Modeling the Spray Behaviors of Fatty Acid Methyl Esters in Biodiesel Fuels under Engine-Relevant Conditions 2014-01-2736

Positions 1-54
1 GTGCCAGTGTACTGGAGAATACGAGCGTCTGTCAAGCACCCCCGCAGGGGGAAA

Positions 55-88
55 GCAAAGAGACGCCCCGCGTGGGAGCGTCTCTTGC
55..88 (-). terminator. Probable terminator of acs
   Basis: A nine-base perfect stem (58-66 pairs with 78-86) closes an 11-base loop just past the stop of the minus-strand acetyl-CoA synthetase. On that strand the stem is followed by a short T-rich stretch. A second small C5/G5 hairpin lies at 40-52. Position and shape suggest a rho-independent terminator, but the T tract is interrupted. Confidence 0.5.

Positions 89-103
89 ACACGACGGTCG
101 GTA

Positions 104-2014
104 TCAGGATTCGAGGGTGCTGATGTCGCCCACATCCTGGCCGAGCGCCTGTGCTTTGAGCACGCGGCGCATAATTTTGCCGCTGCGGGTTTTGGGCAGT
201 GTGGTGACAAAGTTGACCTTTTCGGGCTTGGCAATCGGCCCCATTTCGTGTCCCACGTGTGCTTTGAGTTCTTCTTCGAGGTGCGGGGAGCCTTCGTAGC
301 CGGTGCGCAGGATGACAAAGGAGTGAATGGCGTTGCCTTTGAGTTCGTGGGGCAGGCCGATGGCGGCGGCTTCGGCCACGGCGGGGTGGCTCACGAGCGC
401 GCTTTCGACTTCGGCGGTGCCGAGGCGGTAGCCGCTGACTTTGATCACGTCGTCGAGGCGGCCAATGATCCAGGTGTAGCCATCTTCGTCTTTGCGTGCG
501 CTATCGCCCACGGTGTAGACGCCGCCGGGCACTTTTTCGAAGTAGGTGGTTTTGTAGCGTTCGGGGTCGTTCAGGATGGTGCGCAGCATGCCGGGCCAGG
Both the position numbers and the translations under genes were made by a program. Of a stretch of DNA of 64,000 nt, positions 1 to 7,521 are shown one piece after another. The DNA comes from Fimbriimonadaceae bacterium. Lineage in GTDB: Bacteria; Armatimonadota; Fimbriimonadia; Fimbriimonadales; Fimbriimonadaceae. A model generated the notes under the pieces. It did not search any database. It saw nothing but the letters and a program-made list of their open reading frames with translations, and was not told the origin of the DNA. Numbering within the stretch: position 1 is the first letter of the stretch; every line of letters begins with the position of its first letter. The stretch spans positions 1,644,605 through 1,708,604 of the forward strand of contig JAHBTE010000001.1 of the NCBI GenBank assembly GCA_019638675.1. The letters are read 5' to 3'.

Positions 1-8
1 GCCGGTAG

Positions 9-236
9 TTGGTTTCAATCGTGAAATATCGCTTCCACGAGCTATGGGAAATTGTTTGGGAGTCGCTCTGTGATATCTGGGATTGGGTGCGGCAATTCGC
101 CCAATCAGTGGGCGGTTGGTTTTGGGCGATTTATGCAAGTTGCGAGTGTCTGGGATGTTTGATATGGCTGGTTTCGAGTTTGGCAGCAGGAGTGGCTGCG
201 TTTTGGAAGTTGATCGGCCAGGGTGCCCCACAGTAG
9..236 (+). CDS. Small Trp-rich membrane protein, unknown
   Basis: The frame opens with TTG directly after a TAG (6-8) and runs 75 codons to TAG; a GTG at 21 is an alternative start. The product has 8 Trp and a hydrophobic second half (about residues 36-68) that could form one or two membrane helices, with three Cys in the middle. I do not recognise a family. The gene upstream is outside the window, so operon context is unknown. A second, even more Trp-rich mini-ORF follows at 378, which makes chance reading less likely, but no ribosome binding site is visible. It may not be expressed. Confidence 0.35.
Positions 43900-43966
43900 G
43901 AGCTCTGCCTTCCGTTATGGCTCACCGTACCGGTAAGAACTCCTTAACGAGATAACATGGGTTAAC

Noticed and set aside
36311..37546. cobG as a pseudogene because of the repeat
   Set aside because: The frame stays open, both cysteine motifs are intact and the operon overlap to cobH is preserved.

Spray behaviors of pure biodiesel and its blend with conventional diesel have been substantially studied in the last decade. However, the studies on the spray behaviors of pure fatty acid methyl esters (FAMEs) are scarce. The primary components of most biodiesel fuels are methyl palmitate (C16:0), methyl stearate (C18:0), methyl oleate (C18:1), methyl linoleate (C18:2) and methyl linolenate (C18:3), and methyl laurate (C12:0) is also the dominant component of some biodiesels. In this study, the spray behaviors of the aforementioned six FAMEs in biodiesel fuels under engine-relevant conditions were numerically studied using the KIVA-3V code. The physical properties needed for spray modeling were predicted with most recently developed property prediction models and added into the fuel library of KIVA-3V. The transient behaviors of liquid penetrations and vaporization characteristics of these FAMEs were numerically studied under various engine-relevant conditions. Results showed that the esters of 18-carbon-atom acids have much longer liquid lengths than those of C16:0 and C12:0 with relatively shorter carbon chain length. The lower volatilities of the FAMEs with longer carbon chain lengths also contributed to the longer penetrations, especially under lower ambient density and temperature conditions. The degree of unsaturation (an indicator of the number of carbon-carbon double bonds in the fatty acid chain) did not have as significant effect as that of carbon chain length on the spray behaviors of different FAMEs.